Mandatory Licensing in September?

Mandatory Licensing in September?

10:44 AM, 17th March 2016, About 6 years ago 4

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Since April 2015, the government has signaled that it will introduce new legislation via the Housing and Planning Bill or an amendment to the 2004 Housing Act, which will extend the range of mandatory licensing.Mandatory

This regulation currently only applies to 3 story properties with 5 or more people, though this will now include 2 story properties and self contained flats. This would include a vast number of flats.

Therefore the regime change would be significant in terms of the number of properties this would capture. A fee of £1,000 per property (over 5 years) would yield millions ‘to support enforcement and other measures to improve safety and quality in this sector’.

This is expected to be introduced in September 2016.

Does anyone know more about this new legislation and what can be done about it?



Gary Dully

2:38 AM, 18th March 2016, About 6 years ago

Hello Lyn,

The new Housing and Planning Bill is currently going through Parliament and you can read about it, by doing a Google Search.

HMO's will be licensed, but I have read it and the distinction of a HMO as it stands isn't in it.
I will have to read it again over my cornflakes, as Scotland has just introduced their version of changes on Thursday.

But there are a lot of details that are still being argued over.

What is in it, is a database that all Councils will be given access to for stamping out rogue landlords and letting agents.

The sanctions to watch for are rent repayment orders, which are going to bankrupt many landlords, who fall foul of the rules.
There are also LHA repayment orders in the pipeline that can be invoked by councils and courts.

There are to be banning orders also preventing rogue landlords and unfit people from having the legal ability to rent.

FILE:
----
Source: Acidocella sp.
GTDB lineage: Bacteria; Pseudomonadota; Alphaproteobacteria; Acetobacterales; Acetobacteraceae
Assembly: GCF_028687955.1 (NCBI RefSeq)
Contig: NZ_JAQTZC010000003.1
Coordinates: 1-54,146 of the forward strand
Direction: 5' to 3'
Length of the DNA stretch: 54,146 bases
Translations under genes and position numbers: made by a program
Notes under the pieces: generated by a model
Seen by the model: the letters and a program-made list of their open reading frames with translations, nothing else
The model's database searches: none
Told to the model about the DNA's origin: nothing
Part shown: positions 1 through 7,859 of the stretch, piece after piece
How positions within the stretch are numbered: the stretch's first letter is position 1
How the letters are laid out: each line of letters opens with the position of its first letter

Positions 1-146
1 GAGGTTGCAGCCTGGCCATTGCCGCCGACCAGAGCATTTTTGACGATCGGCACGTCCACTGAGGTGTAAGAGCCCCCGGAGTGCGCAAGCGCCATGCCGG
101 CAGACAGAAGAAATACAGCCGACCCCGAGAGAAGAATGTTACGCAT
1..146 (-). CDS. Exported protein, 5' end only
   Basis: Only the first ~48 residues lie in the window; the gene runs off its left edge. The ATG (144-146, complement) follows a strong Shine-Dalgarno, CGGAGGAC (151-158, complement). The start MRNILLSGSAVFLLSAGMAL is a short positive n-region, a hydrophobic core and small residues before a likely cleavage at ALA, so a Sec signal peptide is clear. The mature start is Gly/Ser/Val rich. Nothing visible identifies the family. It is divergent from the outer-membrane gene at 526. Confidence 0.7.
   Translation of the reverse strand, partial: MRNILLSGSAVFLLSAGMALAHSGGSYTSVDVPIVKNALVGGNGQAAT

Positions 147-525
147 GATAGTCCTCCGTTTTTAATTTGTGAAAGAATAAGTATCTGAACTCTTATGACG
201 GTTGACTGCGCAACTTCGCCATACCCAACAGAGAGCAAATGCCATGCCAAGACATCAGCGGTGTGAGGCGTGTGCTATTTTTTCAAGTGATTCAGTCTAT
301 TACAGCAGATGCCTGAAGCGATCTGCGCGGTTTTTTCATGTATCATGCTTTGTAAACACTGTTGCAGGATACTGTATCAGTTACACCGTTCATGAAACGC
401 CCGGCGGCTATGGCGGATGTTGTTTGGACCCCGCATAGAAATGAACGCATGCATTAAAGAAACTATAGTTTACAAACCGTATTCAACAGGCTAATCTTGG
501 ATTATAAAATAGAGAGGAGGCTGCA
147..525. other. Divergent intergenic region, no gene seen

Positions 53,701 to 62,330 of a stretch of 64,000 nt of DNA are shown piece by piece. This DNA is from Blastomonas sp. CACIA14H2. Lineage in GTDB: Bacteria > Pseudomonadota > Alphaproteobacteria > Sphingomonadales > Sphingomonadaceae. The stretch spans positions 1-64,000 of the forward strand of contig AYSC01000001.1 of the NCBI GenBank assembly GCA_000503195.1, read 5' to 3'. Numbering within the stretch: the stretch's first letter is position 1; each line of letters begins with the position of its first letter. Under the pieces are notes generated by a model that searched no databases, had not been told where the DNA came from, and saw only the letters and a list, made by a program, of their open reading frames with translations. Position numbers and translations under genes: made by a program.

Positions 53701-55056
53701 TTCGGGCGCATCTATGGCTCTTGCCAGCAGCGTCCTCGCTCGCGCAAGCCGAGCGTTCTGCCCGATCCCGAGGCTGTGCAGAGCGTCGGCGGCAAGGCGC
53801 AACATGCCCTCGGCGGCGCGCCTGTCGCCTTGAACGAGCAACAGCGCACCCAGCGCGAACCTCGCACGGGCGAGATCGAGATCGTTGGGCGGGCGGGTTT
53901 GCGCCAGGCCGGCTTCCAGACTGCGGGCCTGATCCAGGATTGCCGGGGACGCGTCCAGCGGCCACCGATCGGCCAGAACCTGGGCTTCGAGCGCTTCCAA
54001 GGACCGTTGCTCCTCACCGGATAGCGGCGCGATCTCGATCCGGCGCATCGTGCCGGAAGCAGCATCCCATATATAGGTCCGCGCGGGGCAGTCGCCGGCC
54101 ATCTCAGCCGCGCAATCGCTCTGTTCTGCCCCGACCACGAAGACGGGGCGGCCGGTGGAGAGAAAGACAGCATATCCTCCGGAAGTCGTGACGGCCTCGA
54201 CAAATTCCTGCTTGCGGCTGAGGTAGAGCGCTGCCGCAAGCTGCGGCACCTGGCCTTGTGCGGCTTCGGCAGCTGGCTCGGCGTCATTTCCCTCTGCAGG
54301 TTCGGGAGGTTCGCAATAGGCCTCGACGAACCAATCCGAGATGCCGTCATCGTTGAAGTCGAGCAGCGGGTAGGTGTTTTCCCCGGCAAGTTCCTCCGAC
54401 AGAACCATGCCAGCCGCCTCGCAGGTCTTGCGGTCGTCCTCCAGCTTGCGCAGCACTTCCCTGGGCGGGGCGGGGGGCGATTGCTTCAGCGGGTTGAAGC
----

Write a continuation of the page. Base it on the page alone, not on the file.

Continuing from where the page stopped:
That's as much as I know, as I'm hoping that property118 and others will be covering the subject as soon as it receives royal ascent.

Chris Byways

9:05 AM, 18th March 2016, About 6 years ago

What about protection for the vast majority of honest landlords from slum tenants?

£1,000 per property (+ say 20% markup) every 5 years, paid up front, means rents will need to be increased now, for this measure alone.

I am thinking a freehold building, with self-contained flats, technically called an HMO would be more profitably sold off separately as leasehold flats.

If there is nothing in the Bill to protect landlords, but possible protection of discrimination against DSS/UC recipients, yet the Courts faffing about not giving rapid effective eviction of non payers, (IE order all future rent paid on time until a final court decision or bailiffs attending, or out in 24hours) then I think very much larger deposits and/or greater rent in advance payments will be the way to go.

It all seems so biased in the rogue tenant's favour, against the interest of the majority of good tenants and all landlords.

David Lovegrove

13:15 PM, 18th March 2016, About 6 years ago

Is this proposed legislation for 2 storey properties and self contained flats with 5 or more tenants ?
I imagine we all will need to be licenced in the future regardless of dwelling type or number of occupants.
Isn't this the case already in Wales ?

Mick Roberts View Profile

10:58 AM, 4th July 2018, About 4 years ago

Can you Landlords please sign this & forward to all your contacts.
A small hope, we have to try anything & everything.
I'm sure we not get 10k signatures, but the more Licensing & Govt start to see these things, who knows.
“Petition calling for a review of Nottingham City Councils Selective Licensing."

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